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Alexis St-Gelais – Research Notes

Two batches of young male flowers of quaking aspen (Populus tremuloides) were submitted to hydrodiffusion. The resulting hydrosol was analysed by gaz chromatography. The main constituents of sample #1 were 1,2-cyclohexanedione, characteristic of poplars, as well as benzyl alcohol and benzoic acid, while sample #2 was dominated by benzyl benzoate. The identified metabolites are in compliance with those previously reported for poplars. The chemical composition of the aroma of quaking aspen flowers was never reported previously.

When we have the opportunity, we appreciate prospecting the boreal forest for original fragrances. If the aroma of balsam poplar is rather familiar, it is not the case of quaking aspen (P. tremuloides). We have noticed that the male flowers, just after bud burst (figure 1), have a subtle peppery and vanilla scent. We thus collected some in April 2013 and tried to extract an essential oil from it by hydrodiffusion. However, the process only yielded an hydrosol, which a less pleasant aroma. We analysed it out of curiosity. Two samples were analysed by GC-FID, and the identification of the compounds was validated by GC-MS except for vanillin which was found only in GC-FID from its retention indices. Sample #2 was only analysed for a quick comparison.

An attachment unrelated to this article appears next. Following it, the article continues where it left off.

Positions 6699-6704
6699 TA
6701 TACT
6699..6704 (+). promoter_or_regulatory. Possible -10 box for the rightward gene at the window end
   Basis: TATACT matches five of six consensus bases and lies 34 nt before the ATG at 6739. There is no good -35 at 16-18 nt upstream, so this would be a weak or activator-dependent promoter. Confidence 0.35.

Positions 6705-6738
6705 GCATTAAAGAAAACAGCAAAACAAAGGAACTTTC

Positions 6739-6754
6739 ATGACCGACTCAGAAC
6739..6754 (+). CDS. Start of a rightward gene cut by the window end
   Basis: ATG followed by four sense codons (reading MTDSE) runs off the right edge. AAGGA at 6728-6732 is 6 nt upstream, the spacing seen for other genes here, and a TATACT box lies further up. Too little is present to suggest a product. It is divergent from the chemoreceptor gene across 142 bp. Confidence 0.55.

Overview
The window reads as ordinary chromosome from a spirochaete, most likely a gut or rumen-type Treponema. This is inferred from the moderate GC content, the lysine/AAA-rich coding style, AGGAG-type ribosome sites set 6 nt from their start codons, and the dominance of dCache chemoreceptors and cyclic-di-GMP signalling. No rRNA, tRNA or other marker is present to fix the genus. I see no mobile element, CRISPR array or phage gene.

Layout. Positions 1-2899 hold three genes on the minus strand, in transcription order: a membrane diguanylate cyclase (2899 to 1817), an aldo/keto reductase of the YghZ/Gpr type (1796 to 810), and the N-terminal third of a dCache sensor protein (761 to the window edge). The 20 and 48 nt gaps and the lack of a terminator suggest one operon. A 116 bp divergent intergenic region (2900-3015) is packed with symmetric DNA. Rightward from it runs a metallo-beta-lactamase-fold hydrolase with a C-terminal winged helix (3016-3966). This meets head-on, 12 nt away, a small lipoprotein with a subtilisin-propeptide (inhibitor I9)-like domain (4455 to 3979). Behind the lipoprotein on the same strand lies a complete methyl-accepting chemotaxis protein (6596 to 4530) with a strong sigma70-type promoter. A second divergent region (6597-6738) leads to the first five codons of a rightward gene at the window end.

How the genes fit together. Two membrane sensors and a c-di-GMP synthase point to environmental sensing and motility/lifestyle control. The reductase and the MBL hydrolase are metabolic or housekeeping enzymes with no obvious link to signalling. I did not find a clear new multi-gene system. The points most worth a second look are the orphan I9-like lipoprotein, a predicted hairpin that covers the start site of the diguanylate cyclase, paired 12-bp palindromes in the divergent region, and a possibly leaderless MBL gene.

Figure 1. Male floral buds of P. tremuloides, in the hydrodiffusion apparatus.

Figure 1. Male floral buds of P. tremuloides, in the hydrodiffusion apparatus.

The results explain well why not oil was obtained (Table 1). Indeed, the volatile compounds from quaking aspen bear oxygen atoms (except for α-farnesene), which makes them relatively soluble in water. Therefore, by mere hydrodiffusion, no oil can be collected. The test was done twice: batch #1 was collected in Chicoutimi on April 8, 2013, while lot #2 was collected in Alma on April 20, 2013.

Table 1. Volatile compounds of the hydrosol of male flower buds of P. tremuloides. Contents in mg/L, expressed in equivalent of tetradecane per litre.


The difference between the two samples is clear, and can easily be seen by comparing the two chromatograms (Figure 2). In sample # 1, there are several abundant compounds. Benzyl alcohol and benzoic acid appear to have been esterified in sample # 2, dominated by benzyl benzoate. This could be caused by the different sampling times, but also by genetic or environmental variations between the two populations of aspens. However, the seasonal hypothesis seems plausible, since the flowers of this species change rapidly through April.

Figure 2. Compared chromatograms of hydrosol samples #1 and #2. The main compounds are identified.

Figure 2. Compared chromatograms of hydrosol samples #1 and #2. The main compounds are identified.